Making Tekhelet

This is seems to be an unlikely creature significant in Jewish culture, its a type of crustacean from the Mediterranean which of course all shellfish are unkosher.   Actually I don’t think anyone eats this.

Part of social trip I did with my work is to visit this centre by the shore of the Mediterranean that show tourists these creatures.   The reason why these things are prized as if you gather them up and dissolve their insides in a jar, you get a blue dye once mixed with some chemicals.

The Tzitzit, the four strings that dangle from under a religious Jew’s shirt have this blue dye.  You can see blue stripes similar to this on a prayer shawl too.

Well, me and my fellow volunteers got about 30 of them I think.

Blue and purple dyes during the bible were expensive, so this was probably quite a profitable industry to get into.

The man who was giving the talk at the Tekhelet tour reminded us of this passage in the bible.

Zechariah 8:23
This is what the LORD Almighty says: “In those days ten people from all languages and nations will take firm hold of one Jew by the hem of his robe and say, ‘Let us go with you, because we have heard that God is with you.’”

Interesting as me and my colleagues who tried holding the man’s garment from US, Canada, South Africa, Japan, Holland, Paraquay, Korea, New Zealand, and Israel and UK – yep, at least 10!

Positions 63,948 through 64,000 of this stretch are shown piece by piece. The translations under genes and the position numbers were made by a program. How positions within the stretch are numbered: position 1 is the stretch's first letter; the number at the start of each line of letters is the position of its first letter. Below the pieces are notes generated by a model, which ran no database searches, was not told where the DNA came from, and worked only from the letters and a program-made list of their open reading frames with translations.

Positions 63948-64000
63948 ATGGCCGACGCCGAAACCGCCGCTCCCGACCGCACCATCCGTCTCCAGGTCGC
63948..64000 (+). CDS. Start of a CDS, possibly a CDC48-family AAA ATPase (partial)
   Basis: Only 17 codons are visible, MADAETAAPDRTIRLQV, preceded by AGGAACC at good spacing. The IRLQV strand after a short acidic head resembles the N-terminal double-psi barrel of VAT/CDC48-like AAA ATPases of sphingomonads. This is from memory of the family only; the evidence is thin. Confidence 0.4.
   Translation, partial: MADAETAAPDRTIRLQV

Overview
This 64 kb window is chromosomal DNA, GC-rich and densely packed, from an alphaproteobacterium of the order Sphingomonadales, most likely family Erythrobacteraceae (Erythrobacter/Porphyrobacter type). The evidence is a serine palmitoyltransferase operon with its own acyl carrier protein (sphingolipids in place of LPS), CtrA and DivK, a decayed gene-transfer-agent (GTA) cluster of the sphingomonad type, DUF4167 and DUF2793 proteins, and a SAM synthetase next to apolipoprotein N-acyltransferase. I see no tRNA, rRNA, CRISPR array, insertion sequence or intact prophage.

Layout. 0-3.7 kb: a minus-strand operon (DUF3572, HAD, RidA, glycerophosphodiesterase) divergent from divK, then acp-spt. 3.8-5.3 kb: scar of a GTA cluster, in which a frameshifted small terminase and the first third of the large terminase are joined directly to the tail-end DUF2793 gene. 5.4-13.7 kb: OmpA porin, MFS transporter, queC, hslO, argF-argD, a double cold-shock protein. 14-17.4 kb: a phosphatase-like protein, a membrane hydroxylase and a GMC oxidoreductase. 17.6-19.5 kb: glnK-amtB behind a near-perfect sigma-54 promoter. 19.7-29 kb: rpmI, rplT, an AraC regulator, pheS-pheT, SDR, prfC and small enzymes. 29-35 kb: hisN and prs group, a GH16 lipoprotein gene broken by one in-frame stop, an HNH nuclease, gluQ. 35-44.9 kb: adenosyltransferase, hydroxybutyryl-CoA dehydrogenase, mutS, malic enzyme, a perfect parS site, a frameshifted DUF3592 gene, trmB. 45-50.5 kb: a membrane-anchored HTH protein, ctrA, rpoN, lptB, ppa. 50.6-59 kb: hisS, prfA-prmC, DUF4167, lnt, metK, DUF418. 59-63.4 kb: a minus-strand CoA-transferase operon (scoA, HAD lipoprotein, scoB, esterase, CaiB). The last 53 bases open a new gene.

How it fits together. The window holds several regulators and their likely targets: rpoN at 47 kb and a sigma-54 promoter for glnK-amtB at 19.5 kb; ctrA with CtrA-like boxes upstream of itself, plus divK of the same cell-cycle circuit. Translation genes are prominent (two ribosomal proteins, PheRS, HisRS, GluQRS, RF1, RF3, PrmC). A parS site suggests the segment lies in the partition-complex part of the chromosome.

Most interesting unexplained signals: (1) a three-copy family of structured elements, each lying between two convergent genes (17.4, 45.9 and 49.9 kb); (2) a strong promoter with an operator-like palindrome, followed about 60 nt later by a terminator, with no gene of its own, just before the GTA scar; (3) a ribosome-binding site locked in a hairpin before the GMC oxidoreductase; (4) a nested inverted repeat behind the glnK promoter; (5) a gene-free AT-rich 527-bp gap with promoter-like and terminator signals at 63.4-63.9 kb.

You can see about this interesting educational visit here:-

Quick return to Akko…

On Wednesday after a tricky two days with me and my colleague having to work extra hard to fix IT equipment breaking down in several places, all the staff at Bridges for Peace got to get on a retreat away up north to a Kibbutz converted into a hotel for a relaxing mid week break.

On the way we got to stop off at Akko, an ancient city that I visited only a couple of months ago, there was no obvious toilet block in the main road next to the sea, so it was a case of take a frantic wander round the old walls of city for the loo.

I saw a few new interesting discoveries, last time the sea was fierce and was lashing onto the road.  The time the tide is out, and there is this wonderful mix of ancient ruins and green seaweed or moss out in the harbour.

This adventuorous chap is doing abseiling down the sea walls, and someone else is fishing on the ruins.   I hope they know the tide times!